Many of us have debt. Claire Murdough tells us how to pay your debt as quickly and efficiently as possible.
You guys are in the future so it’s beer time over there.Tweet This
You can enter your debt account information and how much you are paying on each. RFZ will generate a graph showing how long it will take to pay the debt, what interest you will incur, and show you how much more quickly you can pay the debt off by adding money to your payments.
The site is free but there is an upgrade that allows you to monitor your credit score and to make payments through RFZ. The site has recently added a feature that will allow you to manually enter debts for things like the $200 you borrowed from mom last month.
Listen to the show every Monday, for free:
Snowball vs stack method. The snowball method advocates paying off your smallest balance first. The benefit being psychological. You did it, you paid off that Target card! The stacking method requires paying off the highest interest rate debt first.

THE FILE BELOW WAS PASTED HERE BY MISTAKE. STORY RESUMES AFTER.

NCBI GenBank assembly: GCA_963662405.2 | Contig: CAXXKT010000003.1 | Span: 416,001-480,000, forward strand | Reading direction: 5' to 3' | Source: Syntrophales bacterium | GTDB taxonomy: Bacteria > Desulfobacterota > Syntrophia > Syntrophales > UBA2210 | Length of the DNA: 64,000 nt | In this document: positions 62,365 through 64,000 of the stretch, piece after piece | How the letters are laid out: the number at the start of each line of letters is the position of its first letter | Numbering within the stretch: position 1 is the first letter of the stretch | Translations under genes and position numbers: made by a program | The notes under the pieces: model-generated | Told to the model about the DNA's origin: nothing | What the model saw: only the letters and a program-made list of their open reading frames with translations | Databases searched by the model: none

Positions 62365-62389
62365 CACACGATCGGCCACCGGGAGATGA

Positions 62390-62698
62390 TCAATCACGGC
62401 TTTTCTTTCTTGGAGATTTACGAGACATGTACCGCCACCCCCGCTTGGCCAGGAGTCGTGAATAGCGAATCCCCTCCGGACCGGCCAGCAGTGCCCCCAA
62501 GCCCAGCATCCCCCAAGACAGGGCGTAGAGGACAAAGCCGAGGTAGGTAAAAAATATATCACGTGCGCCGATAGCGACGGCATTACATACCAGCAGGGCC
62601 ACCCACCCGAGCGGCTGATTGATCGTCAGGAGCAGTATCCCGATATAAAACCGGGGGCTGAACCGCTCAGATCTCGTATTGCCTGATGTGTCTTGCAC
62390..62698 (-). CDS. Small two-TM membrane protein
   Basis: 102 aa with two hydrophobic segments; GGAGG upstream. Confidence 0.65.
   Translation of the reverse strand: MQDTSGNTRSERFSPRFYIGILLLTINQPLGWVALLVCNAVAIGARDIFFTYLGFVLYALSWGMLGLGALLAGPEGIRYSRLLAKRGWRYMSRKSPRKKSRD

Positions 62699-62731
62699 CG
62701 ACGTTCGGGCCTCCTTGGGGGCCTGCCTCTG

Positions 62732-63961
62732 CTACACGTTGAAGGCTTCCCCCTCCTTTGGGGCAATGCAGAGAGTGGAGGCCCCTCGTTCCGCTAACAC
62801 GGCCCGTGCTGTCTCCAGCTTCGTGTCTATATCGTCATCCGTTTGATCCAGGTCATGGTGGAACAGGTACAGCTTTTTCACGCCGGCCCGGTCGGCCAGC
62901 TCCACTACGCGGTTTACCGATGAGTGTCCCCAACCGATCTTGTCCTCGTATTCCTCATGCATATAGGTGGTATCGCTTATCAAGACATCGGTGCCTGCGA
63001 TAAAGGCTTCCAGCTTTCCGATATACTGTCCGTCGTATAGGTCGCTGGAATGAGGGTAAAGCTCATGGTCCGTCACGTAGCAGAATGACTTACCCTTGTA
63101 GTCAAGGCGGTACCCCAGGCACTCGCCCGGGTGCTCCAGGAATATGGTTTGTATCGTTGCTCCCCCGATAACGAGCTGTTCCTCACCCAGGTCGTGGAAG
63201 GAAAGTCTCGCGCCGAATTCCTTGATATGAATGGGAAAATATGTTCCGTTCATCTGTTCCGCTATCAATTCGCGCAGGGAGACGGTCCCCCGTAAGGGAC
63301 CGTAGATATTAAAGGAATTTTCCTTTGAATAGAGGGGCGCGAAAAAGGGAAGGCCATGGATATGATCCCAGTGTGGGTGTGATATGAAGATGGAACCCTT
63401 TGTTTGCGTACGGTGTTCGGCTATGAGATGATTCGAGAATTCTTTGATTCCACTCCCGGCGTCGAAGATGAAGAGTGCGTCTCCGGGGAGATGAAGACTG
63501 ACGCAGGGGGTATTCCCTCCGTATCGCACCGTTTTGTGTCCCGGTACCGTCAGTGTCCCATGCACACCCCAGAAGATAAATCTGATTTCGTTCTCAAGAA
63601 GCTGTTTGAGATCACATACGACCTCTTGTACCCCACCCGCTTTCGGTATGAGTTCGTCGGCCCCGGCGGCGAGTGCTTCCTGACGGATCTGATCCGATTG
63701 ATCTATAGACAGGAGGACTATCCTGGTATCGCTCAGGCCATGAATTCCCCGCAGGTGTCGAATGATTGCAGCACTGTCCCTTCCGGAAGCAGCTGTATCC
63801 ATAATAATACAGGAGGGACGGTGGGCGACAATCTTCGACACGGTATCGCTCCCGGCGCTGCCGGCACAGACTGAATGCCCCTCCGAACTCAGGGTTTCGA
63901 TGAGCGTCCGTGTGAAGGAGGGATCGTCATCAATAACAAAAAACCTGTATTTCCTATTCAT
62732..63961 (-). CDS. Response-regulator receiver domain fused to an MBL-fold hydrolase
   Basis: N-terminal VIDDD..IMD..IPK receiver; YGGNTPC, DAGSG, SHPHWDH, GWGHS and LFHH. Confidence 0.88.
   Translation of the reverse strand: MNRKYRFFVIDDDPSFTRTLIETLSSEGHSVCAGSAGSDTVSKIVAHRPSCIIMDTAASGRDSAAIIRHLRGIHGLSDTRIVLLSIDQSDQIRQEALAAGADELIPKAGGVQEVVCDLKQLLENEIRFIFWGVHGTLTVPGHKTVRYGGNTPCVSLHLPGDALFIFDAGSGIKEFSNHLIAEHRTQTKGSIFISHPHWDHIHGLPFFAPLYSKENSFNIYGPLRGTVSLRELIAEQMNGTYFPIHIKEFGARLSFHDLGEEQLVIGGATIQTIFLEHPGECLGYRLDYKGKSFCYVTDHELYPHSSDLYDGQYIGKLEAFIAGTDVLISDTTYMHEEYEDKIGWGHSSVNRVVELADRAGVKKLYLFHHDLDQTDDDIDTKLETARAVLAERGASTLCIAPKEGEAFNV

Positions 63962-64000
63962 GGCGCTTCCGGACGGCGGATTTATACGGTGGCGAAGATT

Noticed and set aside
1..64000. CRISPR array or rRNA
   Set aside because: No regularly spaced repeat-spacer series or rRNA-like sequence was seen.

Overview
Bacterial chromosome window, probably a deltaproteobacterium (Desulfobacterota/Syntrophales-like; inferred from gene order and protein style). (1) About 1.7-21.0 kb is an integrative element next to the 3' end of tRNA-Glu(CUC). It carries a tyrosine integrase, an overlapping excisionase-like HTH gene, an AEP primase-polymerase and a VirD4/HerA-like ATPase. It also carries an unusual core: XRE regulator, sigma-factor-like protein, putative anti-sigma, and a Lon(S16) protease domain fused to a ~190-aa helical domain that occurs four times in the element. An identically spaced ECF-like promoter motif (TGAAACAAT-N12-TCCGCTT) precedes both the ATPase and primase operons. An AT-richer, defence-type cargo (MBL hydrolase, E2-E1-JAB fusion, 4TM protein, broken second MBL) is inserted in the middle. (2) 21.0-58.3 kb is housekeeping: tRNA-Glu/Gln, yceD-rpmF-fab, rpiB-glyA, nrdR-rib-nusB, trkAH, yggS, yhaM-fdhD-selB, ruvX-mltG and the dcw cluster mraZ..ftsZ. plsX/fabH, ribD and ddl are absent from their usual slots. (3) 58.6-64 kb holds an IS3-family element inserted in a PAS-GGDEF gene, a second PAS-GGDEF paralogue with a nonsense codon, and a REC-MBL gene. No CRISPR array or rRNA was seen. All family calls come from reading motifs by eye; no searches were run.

Both methods employ the same tactics of paying only the minimums on the other debts while paying off the prioritized one and once one is paid off, you use the money you were paying towards it, on the next debt down the list. Each has their fans and like everything, finance is individual so use the method that makes the most sense for you. As long as you are paying off your debts, you’re good.
Interest is such a bummer.Tweet This
Some of Claire’s best advice is to take your ego out of the debt repaying equation. The job you get might not be in the field you’re educated in, but it’s still bringing in money. A second job doesn’t mean you’ve failed.
It means you’re doing what needs to be done so you can be debt free. And make some time and a budget for fun during your debt repayment. And when you reach a milestone, treat yourself to something small. A bouquet of flowers or a llama ride! Remember, there is life after debt.
ReadyForZero.com: A website that helps to manage your debts.
Debt Snowball Vs. Debt Stacking: An explanation of snowball vs stacking for debt repayments with pros and cons for each.